prostaglandins, which are released just before and during a period, may also be an important
 trigger. This is particularly likely in women who get migraine only on the first or second day of
 bleeding.
 So-called “menstrual migraine” can be more severe than headaches at other times of the
 month, so take your migraine treatments early. Your doctor can give you prescription-only
 drugs to control the symptoms of migraine but, if necessary, consider options to prevent
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menstrual attacks. No drugs are sold specifically for prevention of menstrual migraine, but
there are some that often work well. The choice of drug depends on any other period problems
that may benefit from treatment, so this is something to discuss with your doctor or nurse.

Headaches and contraception

Hormonal contraception, such as combined hormonal contraceptives (pills, patches, rings and
injectable preparations), is very safe for the majority of women who use it. This is equally true
for most women with migraine. Many women find that combined hormonal contraceptives have
no effect upon their headaches – or even help them. Even so, headaches are a commonly
reported side-effect of these medications. In most cases, headaches of this sort improve after
a few months, and they are rarely a reason to stop contraception.
Women who have migraine without aura before they start the contraceptive pill often notice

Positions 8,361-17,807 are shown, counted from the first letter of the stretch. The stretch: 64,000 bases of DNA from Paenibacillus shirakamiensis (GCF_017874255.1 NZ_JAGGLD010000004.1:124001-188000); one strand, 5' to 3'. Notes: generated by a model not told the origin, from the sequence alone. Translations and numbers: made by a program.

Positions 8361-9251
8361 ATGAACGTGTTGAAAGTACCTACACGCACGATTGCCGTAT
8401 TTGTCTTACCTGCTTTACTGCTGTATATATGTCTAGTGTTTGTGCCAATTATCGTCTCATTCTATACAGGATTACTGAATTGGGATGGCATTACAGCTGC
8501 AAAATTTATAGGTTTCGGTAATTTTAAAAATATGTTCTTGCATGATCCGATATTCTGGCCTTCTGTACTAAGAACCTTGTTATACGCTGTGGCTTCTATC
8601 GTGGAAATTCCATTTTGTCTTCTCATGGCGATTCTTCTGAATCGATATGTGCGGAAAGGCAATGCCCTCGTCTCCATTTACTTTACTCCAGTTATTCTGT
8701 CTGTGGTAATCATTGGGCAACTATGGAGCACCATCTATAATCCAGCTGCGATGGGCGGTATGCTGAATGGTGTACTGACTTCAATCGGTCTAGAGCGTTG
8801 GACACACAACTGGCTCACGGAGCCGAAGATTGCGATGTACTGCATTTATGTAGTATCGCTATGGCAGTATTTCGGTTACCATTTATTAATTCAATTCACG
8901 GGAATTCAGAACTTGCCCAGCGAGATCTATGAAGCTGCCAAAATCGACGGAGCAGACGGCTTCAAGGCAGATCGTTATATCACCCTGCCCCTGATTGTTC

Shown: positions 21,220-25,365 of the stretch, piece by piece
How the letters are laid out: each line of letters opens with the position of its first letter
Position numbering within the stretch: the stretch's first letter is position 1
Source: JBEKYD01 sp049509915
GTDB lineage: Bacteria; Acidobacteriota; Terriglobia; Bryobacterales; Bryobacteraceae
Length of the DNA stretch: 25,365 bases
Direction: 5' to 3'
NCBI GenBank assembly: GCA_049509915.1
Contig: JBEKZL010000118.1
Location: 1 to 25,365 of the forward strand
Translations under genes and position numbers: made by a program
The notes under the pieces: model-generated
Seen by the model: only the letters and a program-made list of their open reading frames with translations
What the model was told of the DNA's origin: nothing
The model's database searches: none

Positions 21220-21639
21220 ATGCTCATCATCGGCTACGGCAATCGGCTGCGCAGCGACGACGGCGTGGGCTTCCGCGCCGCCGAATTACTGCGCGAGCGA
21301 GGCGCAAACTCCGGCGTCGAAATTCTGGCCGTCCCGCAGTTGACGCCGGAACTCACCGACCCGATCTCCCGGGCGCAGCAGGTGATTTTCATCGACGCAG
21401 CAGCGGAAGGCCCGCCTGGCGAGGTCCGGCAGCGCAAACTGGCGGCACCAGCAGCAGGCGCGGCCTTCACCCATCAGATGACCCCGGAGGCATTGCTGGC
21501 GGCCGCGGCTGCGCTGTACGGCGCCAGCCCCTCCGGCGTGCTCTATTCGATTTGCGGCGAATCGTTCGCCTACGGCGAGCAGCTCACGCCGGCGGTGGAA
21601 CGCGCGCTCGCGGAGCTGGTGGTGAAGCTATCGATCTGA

that they get their attacks during the pill-free interval. During the pill-free week, estrogen
levels drop – just as they do for menstrual migraine, and with the same effect.
Combined hormonal contraceptives should not be given to women with migraine with aura.
This is because the estrogen in the contraceptives can increase the risk of a stroke. If 100,000
women under the age of 35 who have migraine aura started using combined hormonal
contraception, we would expect around 28 to have a stroke within the next year. If the same
group did not have migraine and did not use combined hormonal contraception, only one
woman would be expected to have a stroke within the next year.
Although the risk of a stroke is very low in women younger than 50, it is sensible not to
increase it since there are many choices of other methods of contraception. Several of these
are even more effective contraceptives than the combined hormonal methods, so the
increased risk is entirely avoidable.
If a woman with migraine without aura starts to have migraine with aura after beginning